A word or two here about sculptures in gardens: There are historical precedents where this worked well. Hadrian’s Villa, for example, and its Canopus strewn with wonderful Amazons, enormous crocodiles, and with their mighty likeness of the gods. Or the Sacred Grove in Bomarzo, the Park of the Monsters, a baroque folly with elephants, turtles, sirens, and other fabulous beasts; slightly off the beaten track, but definitely well worth a visit. Or Gr tas-Park, which is less well-known, but anyone travelling in the south of Lithuania really should make a detour to Druskininkai and take a look at the old Soviet monuments that have been put on show there by a Lithuanian businessman: here a stoic Stalin, there an affable Lenin, and everywhere valiant Red Guards and members of the Young Communist League—nothing exalts the imagination more than socialist realism.Sculptures in gardens can be wonderful, then. But if we’re honest, mostly it goes wrong. Large DIY stores on the edge of town are home to entire colonies of plaster casts whose originals reside in the Louvre. Others are placed at some nearby mini golf course. Michelangelo’s David. Rodin’s The Thinker. Hosts of young girls, plaster breasts bared, embodying spring, summer, fall, or winter. And all manner of garden gnomes, whether classical (with shovel and spade) or ironically eclectic (having sex or with an axe in their back). If you look long enough you can find anything! But you should steer clear. Irony only works within narrow limits: even if you install a sadomasochist gnome as a way of poking fun at people who like regular garden gnomes, finally, you’ve still installed a garden gnome. Which, incidentally, is an image that sums up the calamity that is postmodernism. But if it must be a sculpture, then a real Erwin Wurm is better than a fake Myron. There’s one at König right now, not quite as white as the Myron (but gently pink) and only partly there: half a man in a suit and without a head. But there is also a whole woman, a bronze Bavaria by Alicja Kwade, who is taking a break, her arm hanging down, her laurels held casually in her hand. And a few other pieces by David Zink Yi, Jeppe Hein, and Claudia Comte. Garden gnomes are no match for them.

There is a fountain too, of course, because a garden without water is not a proper garden. Every locus amoenus needs water, somewhere there must always be a bit of gurgling and splashing. This is a real backyard fountain. Tatiana Trouvé has built a low concrete wall
with a bronze mattress draped over it, out of which water flows. Just like the old mattresses that sometimes come flying down from the balconies.

Where plants are concerned, such a courtyard is no easy location. Like people, they need a bit of light and air. In the damp, airless shadows, everything rots and molds away in the semi-darkness. But in König’s courtyard, a deep chasm opens up to the east between the church and the neighboring apartment block, wide enough to let in the morning sun. That’s something. And a little wind whistles round the corners. That’s enough.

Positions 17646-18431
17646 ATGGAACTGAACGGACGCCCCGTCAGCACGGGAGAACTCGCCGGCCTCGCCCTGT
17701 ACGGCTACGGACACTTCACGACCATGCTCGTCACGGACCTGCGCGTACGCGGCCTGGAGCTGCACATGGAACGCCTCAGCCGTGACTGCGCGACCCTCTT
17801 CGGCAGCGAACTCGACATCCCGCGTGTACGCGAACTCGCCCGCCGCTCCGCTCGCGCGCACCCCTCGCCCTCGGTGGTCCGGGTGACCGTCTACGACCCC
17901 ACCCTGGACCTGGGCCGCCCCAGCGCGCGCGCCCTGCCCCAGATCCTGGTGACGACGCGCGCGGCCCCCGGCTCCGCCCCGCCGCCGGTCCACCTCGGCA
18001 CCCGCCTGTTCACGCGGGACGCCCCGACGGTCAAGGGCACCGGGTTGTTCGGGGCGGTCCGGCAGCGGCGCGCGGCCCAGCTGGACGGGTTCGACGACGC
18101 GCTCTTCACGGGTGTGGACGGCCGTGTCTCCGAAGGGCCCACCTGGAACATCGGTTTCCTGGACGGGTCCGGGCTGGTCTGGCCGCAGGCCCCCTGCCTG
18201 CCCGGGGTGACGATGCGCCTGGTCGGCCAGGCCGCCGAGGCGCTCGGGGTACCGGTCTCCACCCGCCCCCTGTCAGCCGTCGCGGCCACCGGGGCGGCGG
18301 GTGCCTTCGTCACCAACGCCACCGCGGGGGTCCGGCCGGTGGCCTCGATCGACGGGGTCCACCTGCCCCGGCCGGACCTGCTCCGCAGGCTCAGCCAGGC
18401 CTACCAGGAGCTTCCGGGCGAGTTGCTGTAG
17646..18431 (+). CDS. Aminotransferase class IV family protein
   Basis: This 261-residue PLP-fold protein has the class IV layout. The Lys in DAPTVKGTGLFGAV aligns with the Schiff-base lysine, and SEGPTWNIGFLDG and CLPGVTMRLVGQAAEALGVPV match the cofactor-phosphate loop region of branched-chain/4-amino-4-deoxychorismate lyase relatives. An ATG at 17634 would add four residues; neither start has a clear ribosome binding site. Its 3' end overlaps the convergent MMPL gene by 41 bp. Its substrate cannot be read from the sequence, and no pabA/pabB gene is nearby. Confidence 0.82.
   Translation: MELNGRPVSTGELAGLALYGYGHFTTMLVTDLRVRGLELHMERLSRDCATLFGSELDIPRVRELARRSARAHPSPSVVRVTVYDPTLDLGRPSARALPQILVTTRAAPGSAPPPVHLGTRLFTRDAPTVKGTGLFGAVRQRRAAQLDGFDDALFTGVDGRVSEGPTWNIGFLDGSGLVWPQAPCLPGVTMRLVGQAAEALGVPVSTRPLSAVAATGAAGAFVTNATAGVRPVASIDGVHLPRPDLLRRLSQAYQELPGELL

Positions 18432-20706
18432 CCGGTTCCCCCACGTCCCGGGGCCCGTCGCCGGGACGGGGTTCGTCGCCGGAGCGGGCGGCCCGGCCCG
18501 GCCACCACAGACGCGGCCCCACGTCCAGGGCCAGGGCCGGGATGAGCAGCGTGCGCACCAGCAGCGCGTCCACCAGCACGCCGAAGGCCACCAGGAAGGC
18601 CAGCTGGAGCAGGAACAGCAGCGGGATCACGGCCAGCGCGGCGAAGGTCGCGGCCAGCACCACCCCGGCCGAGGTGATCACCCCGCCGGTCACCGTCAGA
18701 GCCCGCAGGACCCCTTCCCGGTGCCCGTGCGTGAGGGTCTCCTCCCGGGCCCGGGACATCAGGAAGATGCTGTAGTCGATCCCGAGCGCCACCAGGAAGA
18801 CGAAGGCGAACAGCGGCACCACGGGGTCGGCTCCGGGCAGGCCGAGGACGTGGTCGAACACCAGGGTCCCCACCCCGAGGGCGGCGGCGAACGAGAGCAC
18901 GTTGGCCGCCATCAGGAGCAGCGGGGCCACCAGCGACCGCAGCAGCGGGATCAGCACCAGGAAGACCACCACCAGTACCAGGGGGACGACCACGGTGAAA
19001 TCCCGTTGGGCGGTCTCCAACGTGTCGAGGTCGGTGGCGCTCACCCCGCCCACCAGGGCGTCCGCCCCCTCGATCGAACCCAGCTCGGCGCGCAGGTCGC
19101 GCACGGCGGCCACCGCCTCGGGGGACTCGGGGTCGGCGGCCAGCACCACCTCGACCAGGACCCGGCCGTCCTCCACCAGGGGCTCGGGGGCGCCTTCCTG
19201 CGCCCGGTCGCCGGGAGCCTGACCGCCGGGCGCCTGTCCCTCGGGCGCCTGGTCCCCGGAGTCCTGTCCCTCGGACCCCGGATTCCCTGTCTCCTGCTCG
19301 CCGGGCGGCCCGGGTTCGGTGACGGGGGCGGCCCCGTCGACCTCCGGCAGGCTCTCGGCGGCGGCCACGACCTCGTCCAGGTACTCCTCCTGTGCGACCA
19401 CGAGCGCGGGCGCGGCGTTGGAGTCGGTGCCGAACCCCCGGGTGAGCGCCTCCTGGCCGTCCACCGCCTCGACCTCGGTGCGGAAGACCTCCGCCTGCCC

Plants are like people: all are essentially beautiful in their own way, but some are pretty vulgar. And if a bed of shrubs is just thrown together, there is hardly any point. Some long-necked tulips teetering on their stalks like a woman wearing heels too high, a few lousy hostas with ragged leaves that even the snails avoid, a bit of sad heather, and loads of firethorn so the children hurt themselves: this is the default shrub bed. Walking around the small garden at the back of Alexandrinenstraße, on the other hand, you know you are looking at the work of people with refined tastes.

The loveliest gardens grow in partial shade. Not many flowering plants thrive in these conditions but there is a whole range of sleepy large-leafed species that glow in every shade of green. All the hostas and ferns, the grasses and bugbanes. And spring-flowering bulbs in the most beautiful shades of purple and blue: Allium with its spray of flowers, the prairie lily Camassia, crocuses, of course, and the grape hyacinth Muscari. The experts from the Gartenakademie also planted Acanthus hungaricus, a fine purple species of bear’s breeches, and Perovskia atriplicifolia “Blue Spire,” a beautiful member of the mint family. And for everlasting fall, no less graceful, Anemone “Honorine Jobert” and Bistorta amplexicaule “Blackfield.” The wonders of botanical names! (For the curious: The horticultural taxonomy usually places the genus, species, and variety in quotation marks.) It is a pleasure to see a grass that bears the name of the Native American chief Shenandoah standing next to another named after a town on the River Weser.

Of course, beautiful things can be enjoyed directly, for their beauty alone. But the knowing eye looks through things, into and behind them, seeing more than the surface reveals. Plants have tales to tell. Even the saddest tulip has remnants of the dignity and remoteness of the Kyrgyz mountain slopes from which it originally came. And even the hydrangea on a cramped shelf at Aldi brings with it something of the mystery of Japan; the island nation was still closed to foreigners when this flower was carefully purloined by a Swedish botanist in the late eighteenth century.
A garden is like a gallery, a museum, a church, a city, in fact, it is like the whole world. The more you know, the more you see.

© Text Jakob Augstein
© Images Anne Schwalbe